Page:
Stanislavchyk Jewish Cemetery

Cemetery Information

Site address
The cemetery is located on the hill across the road from 7 Pushkina Street.
GPS coordinates
48.97861, 28.12161
Perimeter length
258 мetres
Is the cemetery demolished
Type and height of existing fence
The site is partly fenced.
Preservation condition
Unfenced Jewish cemetery
General site condition
The cemetery is overgrown with dense seasonal vegetation. It requires cleaning. The cemetery is looked after by a caretaker who lives across the street, named Konstantin.
Number of existing gravestones
Around 100 gravestones.
Date of oldest tombstone
1829 (the earliest tombstone found by ESJF).
Date of newest tombstone
1987 (the latest tombstone found by ESJF).
Urgency of erecting a fence
Land ownership
Preserved construction on site
Drone surveys

Historical overview

According to Commission on the Preservation of Jewish Heritage, the cemetery was established in the 18th century. It can be found marked on maps of the region from the 1900s and a Red Army map from 1941.

The village of Stanislavchyk was mentioned as early as at least the 16th century under the name Yushkov. From 1569 the region belonged to the Polish-Lithuanian Commonwealth. In the late 16th century the settlement was totally demolished by Tartars, and reestablished in early 17th under the name Chagarin. In 1765, there were 22 Jewish residents.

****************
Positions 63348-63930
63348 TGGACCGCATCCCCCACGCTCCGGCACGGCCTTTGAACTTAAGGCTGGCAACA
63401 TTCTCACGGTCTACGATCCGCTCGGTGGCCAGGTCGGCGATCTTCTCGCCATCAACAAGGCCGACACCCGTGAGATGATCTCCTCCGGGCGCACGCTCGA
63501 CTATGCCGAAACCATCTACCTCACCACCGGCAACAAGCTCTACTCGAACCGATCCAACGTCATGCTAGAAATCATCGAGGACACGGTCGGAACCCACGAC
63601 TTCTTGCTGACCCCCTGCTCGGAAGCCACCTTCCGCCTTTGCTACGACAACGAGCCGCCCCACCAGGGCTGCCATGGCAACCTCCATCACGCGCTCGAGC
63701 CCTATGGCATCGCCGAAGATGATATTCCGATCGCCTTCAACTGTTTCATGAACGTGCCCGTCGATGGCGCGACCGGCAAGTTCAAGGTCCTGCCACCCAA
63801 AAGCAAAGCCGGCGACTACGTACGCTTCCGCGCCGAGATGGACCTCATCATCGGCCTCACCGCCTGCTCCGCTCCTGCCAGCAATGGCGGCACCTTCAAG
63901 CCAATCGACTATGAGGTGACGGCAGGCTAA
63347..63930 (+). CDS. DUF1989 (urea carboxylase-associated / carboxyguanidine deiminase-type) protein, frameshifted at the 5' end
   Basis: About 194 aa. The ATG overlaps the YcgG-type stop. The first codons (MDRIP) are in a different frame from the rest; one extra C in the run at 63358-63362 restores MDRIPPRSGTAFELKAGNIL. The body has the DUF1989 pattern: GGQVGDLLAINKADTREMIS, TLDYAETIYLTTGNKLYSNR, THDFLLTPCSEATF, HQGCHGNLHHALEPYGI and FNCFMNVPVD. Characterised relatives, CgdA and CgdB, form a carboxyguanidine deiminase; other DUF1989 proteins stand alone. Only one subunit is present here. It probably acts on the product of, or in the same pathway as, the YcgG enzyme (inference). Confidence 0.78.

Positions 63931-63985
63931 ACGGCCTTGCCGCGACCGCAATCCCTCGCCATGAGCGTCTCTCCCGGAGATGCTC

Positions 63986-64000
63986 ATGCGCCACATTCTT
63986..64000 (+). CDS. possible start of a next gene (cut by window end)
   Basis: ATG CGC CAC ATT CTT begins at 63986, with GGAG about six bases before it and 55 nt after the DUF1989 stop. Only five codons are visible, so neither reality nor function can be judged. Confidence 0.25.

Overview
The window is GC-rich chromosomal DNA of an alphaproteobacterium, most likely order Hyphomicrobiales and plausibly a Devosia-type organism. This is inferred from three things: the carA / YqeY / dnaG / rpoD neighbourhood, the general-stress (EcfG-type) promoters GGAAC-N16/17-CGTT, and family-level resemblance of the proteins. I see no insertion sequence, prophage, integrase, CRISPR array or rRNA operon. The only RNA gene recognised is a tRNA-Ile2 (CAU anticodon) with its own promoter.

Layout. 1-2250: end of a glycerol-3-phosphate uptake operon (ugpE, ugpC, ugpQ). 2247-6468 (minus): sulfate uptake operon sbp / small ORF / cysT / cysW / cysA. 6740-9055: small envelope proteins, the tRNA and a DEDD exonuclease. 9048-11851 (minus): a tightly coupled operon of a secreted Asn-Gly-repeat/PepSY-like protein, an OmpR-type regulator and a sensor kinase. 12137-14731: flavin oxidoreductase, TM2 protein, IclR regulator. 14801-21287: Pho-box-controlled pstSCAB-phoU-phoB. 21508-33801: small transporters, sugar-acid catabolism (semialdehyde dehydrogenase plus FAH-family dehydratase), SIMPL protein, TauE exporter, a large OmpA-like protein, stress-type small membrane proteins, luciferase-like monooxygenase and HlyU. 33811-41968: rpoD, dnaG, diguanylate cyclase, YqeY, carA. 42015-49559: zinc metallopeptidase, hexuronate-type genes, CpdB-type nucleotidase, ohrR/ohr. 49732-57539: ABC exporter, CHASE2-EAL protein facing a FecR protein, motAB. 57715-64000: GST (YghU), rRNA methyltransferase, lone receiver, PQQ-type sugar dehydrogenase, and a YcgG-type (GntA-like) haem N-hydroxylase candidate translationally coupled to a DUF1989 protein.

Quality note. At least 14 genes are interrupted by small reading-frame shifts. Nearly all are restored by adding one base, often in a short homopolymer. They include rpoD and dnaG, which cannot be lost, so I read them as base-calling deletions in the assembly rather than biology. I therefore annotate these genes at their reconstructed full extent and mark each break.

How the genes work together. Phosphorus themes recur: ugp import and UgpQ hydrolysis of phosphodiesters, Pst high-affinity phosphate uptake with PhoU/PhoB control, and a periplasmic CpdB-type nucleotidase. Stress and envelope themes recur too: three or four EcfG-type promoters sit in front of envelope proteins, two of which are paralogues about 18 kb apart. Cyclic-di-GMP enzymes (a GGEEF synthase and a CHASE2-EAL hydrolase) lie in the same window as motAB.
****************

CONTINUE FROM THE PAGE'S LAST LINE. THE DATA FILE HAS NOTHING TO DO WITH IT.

In 1793, after the Second partition of Poland, it came under the control of the Russian Empire, it became a part of the Podolia Governorate (Podolskaya Gubernia), and was renamed to Stanislavchyk. In 1847, the Jewish society of Stanislavchyk numbered 191, in 1864, 202 and in 1897, the Jewish population of Stanislavchyk comprised around one quarter of the town’s population: 1207 of 5142. In 1910 there was a talmud-torah and two Jewish prayer houses.
After 1922, Stanislavchyk became a part of the Ukrainian Soviet Socialist Republic within the USSR. A Jewish council (soviet) and a Yiddish school (four grades) were active for a short while. In 1929 one of two synagogues was closed and rededicated as a library,a few years after this, the second one was also rededicated as a cinema. In the 1930s, Holodomor and the Great Terror affected the Jewish residents along with all the other townsfolk. In 1939, the Jewish population was 301.
In 1941, some Jews fled to the East but most remained behind. Stanislavchyk was occupied by the Germans and Romanians on July 17, 1941, and included in the Transnistria Governorate. Soon after a ghetto was established. Around 200 local Jews, and hundreds of Jews from Bukovina and Bessarabia were deported there. Many died under the harsh ghetto conditions. Of those deported, 81 were still in the ghetto in early September 1943. Stanislavchyk was liberated by the Red Army in April 1944.
In 1991, after the collapse of the Soviet Union, Stanislavchyk became a part of the independent Ukraine.
The Jewish cemetery of Stanislavchyk is believed to have been established in the 18th century. Today its remains can be found at the North-Eastern outskirts of the town, and number a few dozen headstones, which date back to the 19th-20th centuries.

3D model